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Film Reviews: Week 4 (Jan 22-28)

Major apologies about the lack of posts in the past week. I have been swarmed with work and also spending time with family and friends. Due to this, I only got to see two films that I wanted to and I am still to see Maze Runner: The Death Cure as well as Coco. These should be seen within the next two weeks though (hopefully). The two films that I saw last week were both cinema releases and were interesting to say the least.

The Commuter

I have never seen a movie starring Liam Neeson. I haven’t been interested in the likes of Taken or Non-Stop. What drew me to watch The Commuter was not only the setting of a train, but also the casting of Vera Farmiga. I am a huge fan of Bates Motel and she is fantastic in that, so when I saw that she was in this film I was very intrigued.

This film is definitely interesting. Watching this film was very overwhelming due to the amount of storylines and action that was crammed into 100 minutes. Yet even though there was so much going on, there were scenes that felt like nothing was happening and dragged on. The set-up was well executed and necessary to the main plot of the story, and also added reasoning to Neeson’s character for decisions made later on.

I also liked the idea of the train. Not only is it an interesting place to set majority of the film due to the moving aspect and separate carriages, but also the idea that people on the train are regular commuters an that helps Neeson decide who is the person he was looking for. There was one scene in particular where the action fight seemed to flow all in one shot and it was well executed.

The plot is so unrealistic and unbelievable. It took me out of the story to see such dramatic events happening at weirdly specific timing. That is especially the case in the bus crash moment, where the timing seems too good to be true.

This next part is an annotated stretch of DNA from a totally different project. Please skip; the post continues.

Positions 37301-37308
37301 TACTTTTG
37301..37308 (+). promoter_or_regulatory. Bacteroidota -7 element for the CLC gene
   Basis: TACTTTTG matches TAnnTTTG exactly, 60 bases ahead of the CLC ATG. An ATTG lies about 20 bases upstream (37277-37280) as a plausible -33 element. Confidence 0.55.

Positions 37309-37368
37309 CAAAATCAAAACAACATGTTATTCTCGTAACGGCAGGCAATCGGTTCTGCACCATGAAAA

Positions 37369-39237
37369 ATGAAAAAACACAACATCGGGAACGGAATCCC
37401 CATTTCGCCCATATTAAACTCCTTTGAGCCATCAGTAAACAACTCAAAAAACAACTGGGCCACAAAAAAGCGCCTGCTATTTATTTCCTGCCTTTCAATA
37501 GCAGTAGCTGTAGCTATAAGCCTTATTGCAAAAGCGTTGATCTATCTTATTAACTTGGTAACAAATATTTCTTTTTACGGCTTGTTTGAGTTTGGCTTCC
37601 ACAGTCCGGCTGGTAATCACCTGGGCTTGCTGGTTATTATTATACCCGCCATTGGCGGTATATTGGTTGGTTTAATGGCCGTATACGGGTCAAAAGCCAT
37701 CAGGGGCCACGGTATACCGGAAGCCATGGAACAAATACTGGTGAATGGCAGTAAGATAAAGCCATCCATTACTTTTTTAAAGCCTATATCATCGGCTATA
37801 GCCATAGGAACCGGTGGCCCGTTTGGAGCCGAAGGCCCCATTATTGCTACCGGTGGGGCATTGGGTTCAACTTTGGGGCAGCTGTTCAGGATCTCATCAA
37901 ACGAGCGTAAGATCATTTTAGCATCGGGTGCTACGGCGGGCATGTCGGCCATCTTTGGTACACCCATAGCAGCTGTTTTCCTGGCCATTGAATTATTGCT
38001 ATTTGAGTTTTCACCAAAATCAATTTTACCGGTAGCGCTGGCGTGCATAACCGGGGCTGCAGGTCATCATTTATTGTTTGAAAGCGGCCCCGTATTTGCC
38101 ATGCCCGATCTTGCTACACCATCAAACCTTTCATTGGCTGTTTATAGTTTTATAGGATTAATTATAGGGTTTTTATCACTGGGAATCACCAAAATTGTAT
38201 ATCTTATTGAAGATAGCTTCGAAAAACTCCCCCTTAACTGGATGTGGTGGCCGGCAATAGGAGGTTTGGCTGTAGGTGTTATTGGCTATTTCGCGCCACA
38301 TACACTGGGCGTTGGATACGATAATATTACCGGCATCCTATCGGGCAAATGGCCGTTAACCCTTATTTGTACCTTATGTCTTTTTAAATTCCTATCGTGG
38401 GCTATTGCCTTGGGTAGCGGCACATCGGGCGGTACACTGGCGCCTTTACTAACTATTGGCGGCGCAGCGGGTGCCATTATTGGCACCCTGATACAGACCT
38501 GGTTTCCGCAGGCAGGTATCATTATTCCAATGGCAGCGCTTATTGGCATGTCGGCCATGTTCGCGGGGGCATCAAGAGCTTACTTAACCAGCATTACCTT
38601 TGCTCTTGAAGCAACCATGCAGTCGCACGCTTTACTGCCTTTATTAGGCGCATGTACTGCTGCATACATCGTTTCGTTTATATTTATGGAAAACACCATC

There were also three or four plots that were occurring at the same time and it started to get clustered. With family issues, drama on the train and a court case also being intertwined together and trying to connect as one, the flow of the film was not as smooth as it could have been.

This is definitely an interesting take on a film, but I think the execution was not the best. The acting was well done, but there is not much to attach to the characters to care much apart from Neeson. It isn’t a bad film to say the least, but it also isn’t the greatest.



Anyone who knows me knows that this has been on my most anticipated films for a long time. I saw the trailer and was drawn into the concept and how unique it was. I am also a huge fan of Matt Damon and Neil Patrick Harris so seeing them connected to this project got me excited and my hopes were very high.
If you have read the reviews of Downsizing, you will know that it is very different from how the trailers perceived it to be. That isn’t necessarily a bad thing, but it is almost disappointing. I still really enjoyed this film, and I plan to see it again without the bias of the trailer to influence me, but I can see why a lot of people are disliking this film.
Instead of the light comedy that the trailer influences, it is more of a drama that discusses issues such as economy and social impact. Alexander Payne created a film about how the environment is dying and a concept (downsizing) would help the environment.
What works for this film are the characters. Paul (Damon) is extremely likeable and is simply a person trying to figure out how to make the most of his life. He has always been fascinated by the idea of downsizing and when he goes through the procedure, he goes on a journey to learn more about the meaning of life.
The stand out character however is Hong Chau as Ngoc. Her ideas of the world are so out there and her portrayal is fantastic. I was laughing whenever she would start speaking as she is so likeable and believable. 
I feel this movie could have had better reception if it was advertised better. This seems to be the case in Hollywood now, especially since mother! suffered the same issues. Just because a movie’s ideologies doesn’t seem marketable doesn’t mean false advertising is needed to make it sell.

This week has been an interesting week in terms of films, and I hope next week’s viewings are better. Tomorrow (Thursday 1st February) I will be posting a new blog post about the Oscar nominations, the snub of James Franco and the success of Get Out, and discussing why I think Three Billboards will be the big winner of the night.
Until Thursday, that was some film for thought.

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